Fine Pruning

PUBLISHED: 17:40 07 April 2011 | UPDATED: 21:31 20 February 2013

Fine Pruning

Fine Pruning

We catch up with a few Wiltshire-inspired exhibitors as they make final preparations for this year's Chelsea Flower Show

EXHIBITOR: Charlie Clarke, Westdale Nurseries,

What will your display be like?
It is going to be a very colourful display of bougainvillea in all kinds of shapes and sizes, showing the many different ways there are of displaying them. You can grow them in hanging baskets, bushes, pyramids, espaliers, miniatures and much more. Its our chance to show how versatile they are.

How long have you been preparing for the event?
It is a good six months preparation of pruning the bougainvillea to shape, potting them on, and the usual feeding and watering, deadheading and staking. It usually takes a good day and a half to build the display and before that, transporting them up there and unloading them takes a while as Ill have 200 plants with me.
Why should visitors head for your exhibit? Bougainvilleas are very colourful plants that can flower all the year round, and you can save money by growing them. If you grow them in hanging baskets you dont need to buy annuals for the baskets just bring them inside over the winter. Some people also use them as an alternative to blinds in conservatories!

What aspect of your exhibit are you most concerned about and why?
Making sure we have enough plants at their peak at the right time!"But on the whole we have so many that I can pick out the best ones. Another worry is that we have the Malvern Spring Gardening Show not long before Chelsea so we will need plenty ready. Bougainvilleas do flower well at that time of the year though, so we dont have as many problems as other specialist growers might.

Why is it important to you to be at the Chelsea Flower Show?
Its a very prestigious event and we always get a lot of mail orders from it. As we now have many new businesses here on our two-acre site, it is great publicity for us. Its also really important for meeting international customers.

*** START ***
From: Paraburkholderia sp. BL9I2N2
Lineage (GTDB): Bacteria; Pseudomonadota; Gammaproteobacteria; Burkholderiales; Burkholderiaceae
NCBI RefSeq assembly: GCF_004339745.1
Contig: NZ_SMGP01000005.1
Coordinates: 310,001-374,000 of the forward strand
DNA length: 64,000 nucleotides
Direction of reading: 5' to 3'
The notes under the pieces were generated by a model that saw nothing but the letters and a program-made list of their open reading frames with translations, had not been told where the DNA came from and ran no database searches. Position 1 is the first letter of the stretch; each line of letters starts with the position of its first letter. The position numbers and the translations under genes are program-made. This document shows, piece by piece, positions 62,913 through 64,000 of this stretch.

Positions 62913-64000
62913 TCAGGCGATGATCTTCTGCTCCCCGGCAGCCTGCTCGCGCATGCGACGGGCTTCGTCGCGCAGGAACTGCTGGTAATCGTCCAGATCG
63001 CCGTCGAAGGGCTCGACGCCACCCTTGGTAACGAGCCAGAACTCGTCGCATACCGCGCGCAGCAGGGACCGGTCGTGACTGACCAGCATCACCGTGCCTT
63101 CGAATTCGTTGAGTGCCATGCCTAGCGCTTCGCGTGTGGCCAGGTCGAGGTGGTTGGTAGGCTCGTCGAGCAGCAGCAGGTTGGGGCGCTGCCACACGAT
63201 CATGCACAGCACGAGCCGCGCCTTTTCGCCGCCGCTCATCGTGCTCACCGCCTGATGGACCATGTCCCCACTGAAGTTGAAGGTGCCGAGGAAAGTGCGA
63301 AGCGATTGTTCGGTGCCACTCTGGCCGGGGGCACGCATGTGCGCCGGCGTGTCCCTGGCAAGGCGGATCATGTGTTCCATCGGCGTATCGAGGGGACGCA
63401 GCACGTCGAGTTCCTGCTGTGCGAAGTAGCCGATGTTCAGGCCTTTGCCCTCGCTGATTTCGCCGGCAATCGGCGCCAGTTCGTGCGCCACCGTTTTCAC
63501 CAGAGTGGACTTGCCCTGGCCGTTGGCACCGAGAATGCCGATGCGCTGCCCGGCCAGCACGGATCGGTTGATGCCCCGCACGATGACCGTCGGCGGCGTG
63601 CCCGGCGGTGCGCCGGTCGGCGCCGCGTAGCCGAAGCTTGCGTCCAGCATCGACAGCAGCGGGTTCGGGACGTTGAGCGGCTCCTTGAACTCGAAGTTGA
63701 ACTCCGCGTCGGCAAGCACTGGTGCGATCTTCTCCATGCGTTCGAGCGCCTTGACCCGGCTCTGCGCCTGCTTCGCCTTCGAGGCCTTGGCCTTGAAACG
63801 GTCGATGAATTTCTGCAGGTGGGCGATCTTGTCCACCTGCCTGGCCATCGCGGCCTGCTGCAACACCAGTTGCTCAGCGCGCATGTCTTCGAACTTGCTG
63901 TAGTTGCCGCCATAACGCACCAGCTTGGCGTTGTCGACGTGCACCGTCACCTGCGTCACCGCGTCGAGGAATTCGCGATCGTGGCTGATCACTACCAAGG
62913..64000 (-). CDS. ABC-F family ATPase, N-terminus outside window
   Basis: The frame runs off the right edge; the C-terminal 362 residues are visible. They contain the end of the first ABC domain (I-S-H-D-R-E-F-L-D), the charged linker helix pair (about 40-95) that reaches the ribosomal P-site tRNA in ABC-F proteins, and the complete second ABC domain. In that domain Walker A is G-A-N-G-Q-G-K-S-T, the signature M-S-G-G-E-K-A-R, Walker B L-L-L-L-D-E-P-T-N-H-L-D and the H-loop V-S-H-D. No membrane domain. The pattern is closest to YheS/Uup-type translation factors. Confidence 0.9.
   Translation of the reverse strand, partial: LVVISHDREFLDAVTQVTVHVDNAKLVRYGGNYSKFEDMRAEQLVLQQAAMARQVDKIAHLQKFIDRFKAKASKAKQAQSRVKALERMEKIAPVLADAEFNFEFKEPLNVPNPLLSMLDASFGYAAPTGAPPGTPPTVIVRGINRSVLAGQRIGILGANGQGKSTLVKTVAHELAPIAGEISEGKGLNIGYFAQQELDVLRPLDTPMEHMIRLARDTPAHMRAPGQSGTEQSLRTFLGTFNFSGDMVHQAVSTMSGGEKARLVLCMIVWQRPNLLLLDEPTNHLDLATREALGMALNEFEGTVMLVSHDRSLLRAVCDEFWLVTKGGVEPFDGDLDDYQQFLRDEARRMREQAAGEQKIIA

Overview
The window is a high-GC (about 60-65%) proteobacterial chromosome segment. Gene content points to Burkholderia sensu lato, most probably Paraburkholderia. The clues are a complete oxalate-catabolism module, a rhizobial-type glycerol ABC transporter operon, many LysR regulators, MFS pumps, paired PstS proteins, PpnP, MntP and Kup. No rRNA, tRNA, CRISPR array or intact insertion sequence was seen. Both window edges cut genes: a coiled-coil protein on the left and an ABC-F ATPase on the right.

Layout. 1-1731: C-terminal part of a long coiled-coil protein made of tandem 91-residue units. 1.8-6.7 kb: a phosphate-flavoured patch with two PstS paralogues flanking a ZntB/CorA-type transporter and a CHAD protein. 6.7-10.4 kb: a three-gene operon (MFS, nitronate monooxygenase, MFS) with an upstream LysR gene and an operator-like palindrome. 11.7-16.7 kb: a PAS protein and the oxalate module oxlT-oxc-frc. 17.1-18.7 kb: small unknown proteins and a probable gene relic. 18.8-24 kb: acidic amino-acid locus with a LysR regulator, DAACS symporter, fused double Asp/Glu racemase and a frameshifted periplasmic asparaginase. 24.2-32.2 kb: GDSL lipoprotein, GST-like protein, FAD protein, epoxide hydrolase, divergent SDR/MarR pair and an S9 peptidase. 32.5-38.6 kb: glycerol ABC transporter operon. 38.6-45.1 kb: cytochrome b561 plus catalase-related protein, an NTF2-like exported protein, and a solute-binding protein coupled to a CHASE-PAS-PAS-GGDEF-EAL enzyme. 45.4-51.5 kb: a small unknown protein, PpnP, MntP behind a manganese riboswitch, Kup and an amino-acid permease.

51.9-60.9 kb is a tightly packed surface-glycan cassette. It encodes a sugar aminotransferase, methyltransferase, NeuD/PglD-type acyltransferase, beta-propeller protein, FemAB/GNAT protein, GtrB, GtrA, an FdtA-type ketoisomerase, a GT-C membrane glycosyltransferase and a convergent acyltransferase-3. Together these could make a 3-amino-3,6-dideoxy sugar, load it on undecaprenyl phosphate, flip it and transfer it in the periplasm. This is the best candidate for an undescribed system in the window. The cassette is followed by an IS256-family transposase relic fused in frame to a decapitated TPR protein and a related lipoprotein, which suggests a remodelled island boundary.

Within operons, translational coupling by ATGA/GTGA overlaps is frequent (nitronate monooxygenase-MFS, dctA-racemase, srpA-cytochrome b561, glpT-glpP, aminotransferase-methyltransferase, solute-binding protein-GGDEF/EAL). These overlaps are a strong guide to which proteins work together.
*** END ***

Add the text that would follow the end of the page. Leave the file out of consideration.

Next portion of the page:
What is it about Wiltshire that inspires you in your gardening?
Wiltshire is a great county to live in. A lot of people think of it as spuds and carrots country like my old dad used to say, but theres a lot more to it these days. I was born in Bradford on Avon and have lots of grandchildren; Wiltshire is a great place to raise kids and is filled with lots of wonderful gardens.

EXHIBITOR: Terry Baker,
The Botanic Nursery, Melksham

What will your exhibit be like?
We are growing a selection of foxgloves, both perennial and the biennial native sort, to show the huge diversity and range of plants that exist within this one specific plant type.

How long have you been preparing for the event? What has taken the longest?
It takes 18 months to grow foxglove plants to the standard we need for Chelsea and other flower shows, but we have been growing them for 25 years so we have had lots of practice! The thing that takes longest is knowing how to grow them properly. An interesting idiosyncrasy is that the hardier a plant is and the easier it is to grow in a garden, the more difficult it is to grow in a pot to Chelsea standards.

Why should visitors head for your exhibit?
Everyone knows and loves foxgloves, and it is exciting for keen gardeners to see what huge variations are available in the plant. We have a prime site in the centre of the marquee and will be displaying close to 300 foxgloves in about 20 different types. Our stand is not just about looking either; we offer seeds for all the plants you can see on display, and foxgloves are so easy to grow from seed.
What aspect of your exhibit are you most concerned about and why?
We dont really have huge concerns over the flowers, normally it all goes well. Our biggest problem is keeping up with demand, offering good service and making sure that not only do the visitors see the plants, but learn how to grow them at the same time. Were certainly one of the more popular floral displays.

Why is it important to you to be at the Chelsea Flower Show?
It is without doubt the most important and best-known flower show in the world. I have personally been going for over 30 years, and displaying there for 20.

What is it about Wiltshire that inspires you in your gardening?
The county is great for gardeners as in the main it has soil for all types of plants; north of the county it is slightly acidic so camellias and rhododendrons thrive, while south of county the limestone scree soil is well drained for specialist nursery plants. Overall, Wiltshire is perfect for growing lots of flowering perennials in the summer months.

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